Medical Strategies

Many of our recipients are reluctant to use fertility drugs or other interventions until they have tried a few natural cycles. This is understandable, and we encourage you to create an insemination plan that feels comfortable to you. It is helpful to have a plan of action in place before you start inseminating. In our “Make a Timeline” section below, we offer suggestions as to when you might want to seek medical assistance.

Intrauterine InseminationUnless you have abundant fertile-quality cervical mucus that is correctly timed with your LH surge and other fertility indicators, we urge you to choose intrauterine insemination (IUI) over vaginal pool (VP) insemination. The presence of cervical mucus is crucial for a successful vaginal insemination, but is not for a successful IUI. Furthermore, studies of insemination with frozen sperm have conclusively proven IUI to be more effective than vaginal insemination (see figure).

Blood Testing

The most common test used to evaluate fertility is known as the Day 3 test. This simple blood test looks at the levels of Follicle Stimulating Hormone (FSH) and Estradiol (the type of estrogen produced by the ovaries) in your bloodstream on the third day of your cycle. If these levels are too high, it indicates that your endocrine system is working too hard to stimulate the development of egg follicles, and suggests a diminished ovarian reserve. High levels don’t necessarily indicate that you can’t conceive; but they do indicate that you may want to consider using fertility drugs to increase your chances of conception

A progesterone level is another helpful test, generally done a week after ovulation. This level will indicate if you’ve ovulated effectively.

Clomid and Letrozole
Clomid (clomiphene citrate) is the most commonly prescribed fertility medication for individuals who are not ovulating or who ovulate immature follicles that don’t produce enough progesterone for successful implantation. It is also sometimes used to cause superovulation (stimulating the hormones to produce more than one dominant egg follicle), with the goal of improving the chances of conceiving. Clomid works by suppressing the effects of estrogen, thereby tricking the body into producing more FSH. But those who conceive using Clomid (or Letrozole) also have a 3x greater chance of conceiving multiples (twins or triplets).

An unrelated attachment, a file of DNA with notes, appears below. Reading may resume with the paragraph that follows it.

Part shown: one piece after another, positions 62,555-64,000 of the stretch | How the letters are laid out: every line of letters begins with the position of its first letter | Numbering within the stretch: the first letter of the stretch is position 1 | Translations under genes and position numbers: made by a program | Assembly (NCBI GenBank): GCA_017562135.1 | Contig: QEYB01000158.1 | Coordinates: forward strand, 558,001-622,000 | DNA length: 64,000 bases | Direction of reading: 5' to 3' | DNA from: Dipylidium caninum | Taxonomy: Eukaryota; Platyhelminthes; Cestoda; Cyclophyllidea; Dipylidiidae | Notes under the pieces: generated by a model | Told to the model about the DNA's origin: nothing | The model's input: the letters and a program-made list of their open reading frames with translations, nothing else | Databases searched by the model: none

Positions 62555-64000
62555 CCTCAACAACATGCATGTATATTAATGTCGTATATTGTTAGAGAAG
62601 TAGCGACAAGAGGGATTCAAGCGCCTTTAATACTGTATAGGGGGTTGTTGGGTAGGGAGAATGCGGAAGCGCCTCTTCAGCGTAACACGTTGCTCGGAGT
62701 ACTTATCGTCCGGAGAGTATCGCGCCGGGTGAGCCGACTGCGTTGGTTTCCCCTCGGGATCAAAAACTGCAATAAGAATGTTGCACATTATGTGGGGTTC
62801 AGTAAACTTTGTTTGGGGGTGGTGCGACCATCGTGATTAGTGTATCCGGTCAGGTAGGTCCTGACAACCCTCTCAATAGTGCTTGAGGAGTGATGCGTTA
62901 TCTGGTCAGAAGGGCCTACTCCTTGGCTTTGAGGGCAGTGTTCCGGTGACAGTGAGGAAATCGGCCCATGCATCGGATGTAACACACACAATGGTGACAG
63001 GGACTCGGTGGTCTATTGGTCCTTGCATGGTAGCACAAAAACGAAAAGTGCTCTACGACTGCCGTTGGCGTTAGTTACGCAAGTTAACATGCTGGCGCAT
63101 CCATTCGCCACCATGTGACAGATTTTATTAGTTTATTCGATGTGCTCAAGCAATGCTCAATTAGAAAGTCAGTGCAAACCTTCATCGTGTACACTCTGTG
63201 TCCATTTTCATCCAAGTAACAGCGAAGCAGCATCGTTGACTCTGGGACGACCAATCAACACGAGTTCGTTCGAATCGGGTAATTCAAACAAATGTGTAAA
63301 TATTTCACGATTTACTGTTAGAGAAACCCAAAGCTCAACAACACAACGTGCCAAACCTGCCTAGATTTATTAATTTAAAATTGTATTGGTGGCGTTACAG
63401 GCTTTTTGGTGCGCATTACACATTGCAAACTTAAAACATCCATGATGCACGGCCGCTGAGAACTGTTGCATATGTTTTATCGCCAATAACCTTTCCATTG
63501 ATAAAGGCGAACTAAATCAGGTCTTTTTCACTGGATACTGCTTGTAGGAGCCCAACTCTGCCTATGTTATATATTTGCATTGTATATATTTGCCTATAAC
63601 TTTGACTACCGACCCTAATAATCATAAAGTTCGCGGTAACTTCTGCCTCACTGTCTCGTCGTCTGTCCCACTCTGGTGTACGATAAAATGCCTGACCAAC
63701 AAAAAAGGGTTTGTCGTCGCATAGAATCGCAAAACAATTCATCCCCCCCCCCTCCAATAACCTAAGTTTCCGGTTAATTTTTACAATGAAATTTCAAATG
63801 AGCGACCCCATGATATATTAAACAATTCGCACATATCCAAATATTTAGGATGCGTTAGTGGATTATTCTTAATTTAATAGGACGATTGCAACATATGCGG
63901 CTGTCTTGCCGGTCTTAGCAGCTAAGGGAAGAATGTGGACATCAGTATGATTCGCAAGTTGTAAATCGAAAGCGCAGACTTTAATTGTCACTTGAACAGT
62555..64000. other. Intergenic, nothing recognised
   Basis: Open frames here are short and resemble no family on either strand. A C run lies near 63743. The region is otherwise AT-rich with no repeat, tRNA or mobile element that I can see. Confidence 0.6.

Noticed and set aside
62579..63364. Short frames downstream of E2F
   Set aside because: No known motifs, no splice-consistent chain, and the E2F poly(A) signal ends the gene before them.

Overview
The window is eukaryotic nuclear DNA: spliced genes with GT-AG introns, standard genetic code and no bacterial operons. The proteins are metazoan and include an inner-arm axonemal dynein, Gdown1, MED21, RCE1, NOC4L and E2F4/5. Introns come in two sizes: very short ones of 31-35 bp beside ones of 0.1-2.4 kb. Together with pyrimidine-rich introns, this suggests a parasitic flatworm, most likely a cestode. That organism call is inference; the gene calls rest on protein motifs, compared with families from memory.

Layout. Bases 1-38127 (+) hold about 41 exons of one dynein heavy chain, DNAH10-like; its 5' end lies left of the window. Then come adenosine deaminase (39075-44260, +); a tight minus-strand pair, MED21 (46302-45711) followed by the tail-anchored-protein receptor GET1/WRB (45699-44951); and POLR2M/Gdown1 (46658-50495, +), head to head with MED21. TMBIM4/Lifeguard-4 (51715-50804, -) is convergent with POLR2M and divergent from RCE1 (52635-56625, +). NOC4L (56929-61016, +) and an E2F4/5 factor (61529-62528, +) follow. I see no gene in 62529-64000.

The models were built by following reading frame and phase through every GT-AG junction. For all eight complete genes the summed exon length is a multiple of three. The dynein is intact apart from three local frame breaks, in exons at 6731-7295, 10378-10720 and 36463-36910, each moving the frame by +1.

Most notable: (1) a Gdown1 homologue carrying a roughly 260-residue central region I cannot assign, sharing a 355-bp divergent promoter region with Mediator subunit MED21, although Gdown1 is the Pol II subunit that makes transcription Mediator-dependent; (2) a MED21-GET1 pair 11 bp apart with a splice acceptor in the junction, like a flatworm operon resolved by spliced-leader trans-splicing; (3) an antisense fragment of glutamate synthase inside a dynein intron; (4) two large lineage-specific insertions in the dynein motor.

Generally, it’s not recommended to take Clomid for more than four cycles, as conception rates plateau after three to four cycles. Some fertility providers may prescribe another drug that improves ovulation, Letrozole, instead of Clomid. Letrozole clears from the body more quickly than Clomid and sometimes works for recipients who do not respond to Clomid. Letrozole has similar effectiveness as Clomid.

A minority of individuals taking Clomid experience side effects, such as mood swings, hot flashes, headaches, and blurred vision. Also, some find that these medications significantly change the length of their cycle and/or their fertility signs. If you experience any of these effects, we recommend you discuss them with your physician.

Individuals whose luteal phase (the second half of the cycle after ovulation) appears to be too short to sustain the uterine lining long enough for an egg to implant are often prescribed progesterone, either orally or in suppository form. However, it is generally more effective to improve your body’s luteal phase progesterone by improving ovulation with Clomid or Letrozole.

Gonadotropins are naturally or synthetically derived versions of FSH and/or LH, which are injected to promote ovulation for those who either haven’t had success using Clomid or who are preparing for an IVF cycle. These drugs stimulate the ovaries to produce multiple egg follicles, thereby increasing the chances of conception (and the chances of conceiving multiple embryos). They are powerful and expensive drugs, which are only prescribed when the cycle will be closely monitored with regular ultrasounds of the ovaries to ensure that ovarian hyperstimulation syndrome does not occur. If pregnancy occurs, there is a 20-30% chance of conceiving multiple embryos.  Some research studies question the value of gonadotropin-stimulated IUI cycles and indicate that time to pregnancy and risk of multiples may be lower by going directly to IVF.